A capella groups join forces for spring concert

A capella students rehearse for their performance this Sunday

A capella students rehearse for their performance this Sunday

Miyoki Walker, Entertainment Editor

All A cappella.

This Sunday evening, the A cappella vocal lab groups will perform in a two hour concert in the Upstairs Theatre.

The concert will showcase four groups–the ETHS A Cappella Choir, Bazao A cappella, Dazzling Dames, and the Circle of 5ths.

“For the ETHS A cappella group, we’re singing The Lion Sleeps Tonight,” says junior Remi Welbel. “I’m really excited to perform this song because it has a lot of fun rhythms and people are generally familiar with the song.”

While most vocal concerts feature all groups from chorale to vocal jazz, this concert will exclusively feature vocal groups without instrumental accompaniment.

“A cappella is not the absence of instruments, because the voice is an instrument,” Chorale Director Mary Theresa Reed says. “It’s different because all of the sounds are made from the human body.”

A cappella is Italian for “in the manner of the chapel.” The music refers to group or single person singing without instruments, or a piece intended to be performed this way. It contrasts with “cantata,” which is accompanied singing.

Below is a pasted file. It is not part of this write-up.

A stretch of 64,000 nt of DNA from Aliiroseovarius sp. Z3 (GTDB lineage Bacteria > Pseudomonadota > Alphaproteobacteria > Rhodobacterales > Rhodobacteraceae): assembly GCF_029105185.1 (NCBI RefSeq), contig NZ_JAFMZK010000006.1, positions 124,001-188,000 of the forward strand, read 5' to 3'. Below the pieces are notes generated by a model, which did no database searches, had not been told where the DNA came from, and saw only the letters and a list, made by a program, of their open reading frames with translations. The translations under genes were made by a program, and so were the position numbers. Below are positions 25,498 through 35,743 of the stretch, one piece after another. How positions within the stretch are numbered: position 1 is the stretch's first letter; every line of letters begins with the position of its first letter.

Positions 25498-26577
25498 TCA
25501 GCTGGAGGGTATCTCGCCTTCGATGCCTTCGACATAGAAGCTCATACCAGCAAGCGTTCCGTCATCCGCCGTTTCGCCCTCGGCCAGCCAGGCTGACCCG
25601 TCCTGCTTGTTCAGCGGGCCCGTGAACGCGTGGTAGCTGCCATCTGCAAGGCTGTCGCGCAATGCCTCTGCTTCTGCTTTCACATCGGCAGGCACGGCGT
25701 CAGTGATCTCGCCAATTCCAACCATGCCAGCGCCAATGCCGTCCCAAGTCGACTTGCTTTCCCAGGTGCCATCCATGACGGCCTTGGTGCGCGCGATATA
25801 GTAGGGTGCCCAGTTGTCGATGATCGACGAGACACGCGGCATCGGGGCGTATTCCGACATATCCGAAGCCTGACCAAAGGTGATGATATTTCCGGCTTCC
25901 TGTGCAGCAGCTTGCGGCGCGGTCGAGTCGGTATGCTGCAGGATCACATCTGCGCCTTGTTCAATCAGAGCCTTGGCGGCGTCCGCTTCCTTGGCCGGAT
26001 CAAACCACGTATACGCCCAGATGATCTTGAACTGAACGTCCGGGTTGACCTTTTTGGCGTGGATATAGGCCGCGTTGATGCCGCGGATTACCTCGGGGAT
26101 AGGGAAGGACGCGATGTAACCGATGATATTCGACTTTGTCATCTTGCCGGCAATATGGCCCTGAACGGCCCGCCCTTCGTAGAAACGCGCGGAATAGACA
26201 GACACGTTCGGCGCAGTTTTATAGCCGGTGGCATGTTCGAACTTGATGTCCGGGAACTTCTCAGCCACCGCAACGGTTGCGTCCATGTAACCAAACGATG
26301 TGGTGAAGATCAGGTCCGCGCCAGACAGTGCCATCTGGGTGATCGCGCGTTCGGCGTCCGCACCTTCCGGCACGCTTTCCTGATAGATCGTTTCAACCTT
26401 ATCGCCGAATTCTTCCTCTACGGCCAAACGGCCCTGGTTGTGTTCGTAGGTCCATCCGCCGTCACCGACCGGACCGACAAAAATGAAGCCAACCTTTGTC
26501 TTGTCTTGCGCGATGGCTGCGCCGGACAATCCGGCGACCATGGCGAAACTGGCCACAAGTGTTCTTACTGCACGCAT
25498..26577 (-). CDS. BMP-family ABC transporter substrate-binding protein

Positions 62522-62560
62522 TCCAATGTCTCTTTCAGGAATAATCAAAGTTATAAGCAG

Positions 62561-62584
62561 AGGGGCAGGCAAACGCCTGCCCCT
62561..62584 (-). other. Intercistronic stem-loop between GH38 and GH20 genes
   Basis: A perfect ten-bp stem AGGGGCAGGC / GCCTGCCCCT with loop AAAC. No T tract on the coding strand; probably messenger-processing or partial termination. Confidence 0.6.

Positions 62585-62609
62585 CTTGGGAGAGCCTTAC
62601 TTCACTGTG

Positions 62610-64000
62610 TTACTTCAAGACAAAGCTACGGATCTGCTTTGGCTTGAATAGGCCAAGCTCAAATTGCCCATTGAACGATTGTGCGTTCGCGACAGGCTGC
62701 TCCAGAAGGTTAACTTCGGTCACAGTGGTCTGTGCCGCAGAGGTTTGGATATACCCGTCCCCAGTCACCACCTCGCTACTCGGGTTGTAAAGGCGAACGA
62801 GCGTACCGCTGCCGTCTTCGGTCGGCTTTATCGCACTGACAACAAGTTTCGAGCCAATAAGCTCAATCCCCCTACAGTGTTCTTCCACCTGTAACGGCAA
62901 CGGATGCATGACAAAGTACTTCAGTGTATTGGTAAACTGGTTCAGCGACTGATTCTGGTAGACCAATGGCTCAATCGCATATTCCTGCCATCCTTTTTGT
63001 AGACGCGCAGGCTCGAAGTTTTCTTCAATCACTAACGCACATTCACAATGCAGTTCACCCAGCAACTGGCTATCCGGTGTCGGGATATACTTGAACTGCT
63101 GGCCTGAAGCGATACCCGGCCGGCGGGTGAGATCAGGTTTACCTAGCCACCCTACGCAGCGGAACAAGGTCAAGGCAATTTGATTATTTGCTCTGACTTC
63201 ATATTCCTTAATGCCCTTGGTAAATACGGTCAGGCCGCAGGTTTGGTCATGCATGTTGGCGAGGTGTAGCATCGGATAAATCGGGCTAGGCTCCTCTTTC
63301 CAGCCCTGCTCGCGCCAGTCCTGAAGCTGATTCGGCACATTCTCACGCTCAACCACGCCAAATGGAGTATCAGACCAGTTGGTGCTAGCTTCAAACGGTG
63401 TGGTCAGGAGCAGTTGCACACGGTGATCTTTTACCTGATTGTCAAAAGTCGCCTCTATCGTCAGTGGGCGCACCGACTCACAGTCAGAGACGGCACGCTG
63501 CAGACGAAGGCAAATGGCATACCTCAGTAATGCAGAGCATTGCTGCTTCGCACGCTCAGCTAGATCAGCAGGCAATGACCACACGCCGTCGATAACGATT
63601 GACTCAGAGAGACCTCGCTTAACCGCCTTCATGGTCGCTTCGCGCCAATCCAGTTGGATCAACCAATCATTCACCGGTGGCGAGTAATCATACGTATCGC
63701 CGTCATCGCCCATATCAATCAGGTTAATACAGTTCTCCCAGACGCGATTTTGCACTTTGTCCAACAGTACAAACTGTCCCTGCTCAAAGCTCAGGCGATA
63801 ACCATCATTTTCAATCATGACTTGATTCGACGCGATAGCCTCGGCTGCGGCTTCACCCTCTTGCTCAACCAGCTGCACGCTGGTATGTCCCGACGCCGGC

A cappella stems from religious origins, particularly Islamic, Jewish, and Christian music groups. It can be traced earliest to 15th century AD Europe.

“A cappella started as a regular program when I started here 14 years ago,” Reed says. “As a chorale teacher, I think it is necessary to have representation in that genre.”

Along with its rich history, A cappella is proven to benefit academics. According to the SAT College Board, students who participated in music scored 23 points above average in math and 31 points above average in both reading and writing on the SAT.

Because A cappella uses the voice as the only instrument, the genre can be more difficult than others to master.

“To be successful in A cappella, you have to be able to match pitch,” Reed says. “You should also have a good singing voice that blends well with other voices and have a good ear for harmony. Acting skills are necessary because it is very theatrical.”

“You’ve got to be able to stay on your part and keep going,” junior Maggie Ward says. “There’s no instrument to keep tempo so you have to listen to the people around you.”

Along with the required vocal skills needed for A cappella, you must commit your time.

“The ETHS A cappella group meets every Tuesday and Thursday during lunch to learn and rehearse our music. We also have additional rehearsals before concerts,” Welbel says.

The A cappella concert will have free admission for all and begins at 3 pm in the Upstairs Theatre.